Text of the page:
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Re: Fwd: overlay face property not used for after-string property

From: Joe Wells
Subject: Re: Fwd: overlay face property not used for after-string property
Date: Mon, 05 Nov 2007 21:59:49 +0000
User-agent: Gnus/5.11 (Gnus v5.11) Emacs/22.1 (gnu/linux)

Stefan Monnier <address@hidden> writes:

>>> Also text-properties should not affect before/after-strings.
>> Except of course that text properties inside the string itself should
>> have an effect.
> Indeed.
>>> I believe the
>>> most obviously sensible rule is to follow the precedence that we always use:
>>> - overlays take precedence over text-properties
>> I'll assume by “text-properties” you mean “text properties in the
>> buffer”.
> Indeed.
>>> - overlays of higher priority take precedence over overlays of lower
>>> priority
>> Does the higher priority overlay need to entirely contain the
>> lower-priority overlay to have an effect?
> No.  Note that these rules are general rules about how overlays and
> text-properties interact.

Suppose overlay o2 has higher priority than overlay o1 and covers only
part of overlay o1.  Does o2's face affect o1's display property?

>> What if the overlays partially overlap, but neither contains the
>> other?
> In general, this makes no difference...

What about overlays' display properties?

>> Suppose the end of overlay o2 is the same as the start of
>> overlay o1:  Can overlay o2's face affect overlay o1's before-string?
> .. in the case of (before|after)-strings, interpreting what this rule

What is “this rule” here?

> implies is trickier, but I guess it'd be something like:
>   the overlays that apply to an (before|after)-string are those that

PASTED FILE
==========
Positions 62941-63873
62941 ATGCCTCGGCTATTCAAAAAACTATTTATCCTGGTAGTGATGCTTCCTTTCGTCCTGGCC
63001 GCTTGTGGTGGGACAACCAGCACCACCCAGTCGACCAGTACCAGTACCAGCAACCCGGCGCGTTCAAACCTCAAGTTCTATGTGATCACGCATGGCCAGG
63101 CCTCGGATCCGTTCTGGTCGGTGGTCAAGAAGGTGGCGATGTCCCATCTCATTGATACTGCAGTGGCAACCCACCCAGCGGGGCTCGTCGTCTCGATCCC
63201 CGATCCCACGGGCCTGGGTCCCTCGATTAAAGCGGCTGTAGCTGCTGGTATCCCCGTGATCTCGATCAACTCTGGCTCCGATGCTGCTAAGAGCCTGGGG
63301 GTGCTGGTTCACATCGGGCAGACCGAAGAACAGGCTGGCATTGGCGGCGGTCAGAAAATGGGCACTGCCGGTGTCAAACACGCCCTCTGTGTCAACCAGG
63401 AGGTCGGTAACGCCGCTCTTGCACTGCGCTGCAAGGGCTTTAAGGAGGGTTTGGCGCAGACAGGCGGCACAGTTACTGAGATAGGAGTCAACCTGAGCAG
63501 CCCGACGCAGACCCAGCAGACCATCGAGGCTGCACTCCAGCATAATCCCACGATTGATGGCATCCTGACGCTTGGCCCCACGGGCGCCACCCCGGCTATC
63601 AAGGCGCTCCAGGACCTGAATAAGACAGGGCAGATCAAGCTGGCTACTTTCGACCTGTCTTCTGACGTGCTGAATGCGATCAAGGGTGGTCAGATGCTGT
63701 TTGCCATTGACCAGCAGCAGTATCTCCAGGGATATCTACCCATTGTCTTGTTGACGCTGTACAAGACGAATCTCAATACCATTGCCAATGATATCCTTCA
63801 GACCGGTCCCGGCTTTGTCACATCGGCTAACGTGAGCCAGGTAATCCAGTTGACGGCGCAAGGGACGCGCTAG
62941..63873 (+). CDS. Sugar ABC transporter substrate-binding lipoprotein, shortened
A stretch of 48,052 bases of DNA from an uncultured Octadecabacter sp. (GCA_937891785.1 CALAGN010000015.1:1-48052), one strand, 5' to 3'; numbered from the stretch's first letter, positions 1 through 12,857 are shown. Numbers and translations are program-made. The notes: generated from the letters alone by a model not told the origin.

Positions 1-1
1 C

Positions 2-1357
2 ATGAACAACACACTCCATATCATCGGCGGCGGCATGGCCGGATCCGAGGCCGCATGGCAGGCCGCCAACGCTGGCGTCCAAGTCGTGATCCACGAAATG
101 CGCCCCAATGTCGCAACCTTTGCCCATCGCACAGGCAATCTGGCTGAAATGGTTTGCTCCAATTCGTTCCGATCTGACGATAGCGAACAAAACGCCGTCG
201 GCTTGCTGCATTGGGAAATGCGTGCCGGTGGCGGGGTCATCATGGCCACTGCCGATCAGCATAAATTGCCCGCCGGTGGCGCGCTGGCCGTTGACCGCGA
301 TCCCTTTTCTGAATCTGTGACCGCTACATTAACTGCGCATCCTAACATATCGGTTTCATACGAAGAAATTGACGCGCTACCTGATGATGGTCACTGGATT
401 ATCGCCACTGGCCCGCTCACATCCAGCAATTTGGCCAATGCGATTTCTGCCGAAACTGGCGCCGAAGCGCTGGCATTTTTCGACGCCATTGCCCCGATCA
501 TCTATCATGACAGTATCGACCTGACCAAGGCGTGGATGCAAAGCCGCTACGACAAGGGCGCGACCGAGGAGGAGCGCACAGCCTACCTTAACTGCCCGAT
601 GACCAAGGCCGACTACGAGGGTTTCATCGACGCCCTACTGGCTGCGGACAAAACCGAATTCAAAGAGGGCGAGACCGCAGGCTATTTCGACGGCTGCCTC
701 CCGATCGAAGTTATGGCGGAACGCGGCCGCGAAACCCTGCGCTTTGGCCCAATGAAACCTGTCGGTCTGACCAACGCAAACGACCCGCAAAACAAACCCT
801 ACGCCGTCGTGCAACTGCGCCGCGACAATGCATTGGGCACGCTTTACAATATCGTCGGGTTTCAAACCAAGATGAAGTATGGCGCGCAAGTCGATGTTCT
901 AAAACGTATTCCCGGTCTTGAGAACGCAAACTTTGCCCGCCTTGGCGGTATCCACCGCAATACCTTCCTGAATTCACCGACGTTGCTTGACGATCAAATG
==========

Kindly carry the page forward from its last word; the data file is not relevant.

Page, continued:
>   have higher precedence than the string's overlay and that would apply
>   to text inserted at that position in the buffer.

I like this (at least for before-string and after-string, it is not
clear what happens for overlay display properties).

>>> - for overlays of equal priority if one overlay covers the other it takes
>>> precedence
>> So covering an overlay is like having higher priority?
> Yes.
>> What if the two overlays have the same extent?
> Then this rule doesn't apply and the next one (the catch-all)
> applies instead.

I don't understand why “this rule” doesn't apply in this case.  Can
you explain?

>>> - for the other cases of equal priority, any arbitrary choice is OK as long
>>> as it's deterministic
>>> Given this, a (before|after)-string should only be affected by
>>> invisible|face properties set by overlays of higher precedence: not by
>>> text-properties, not be overlays of lower precedence.
>> So you propose things work by “precedence” which is derived from
>> “priority” and “covering”?
> Not quite: instead I described how it currently works in general, and
> I suggest that we solve our problem w.r.t (before|after)-string by
> trying to extrapolate from the existing rules.
> I'm not 100% sure the result will be the most convenient in every single
> case, but at least it will have the advantage of being conceptually clean.

Can you write down the full proposed rule set in plain English?  I'm
getting lost trying to follow.


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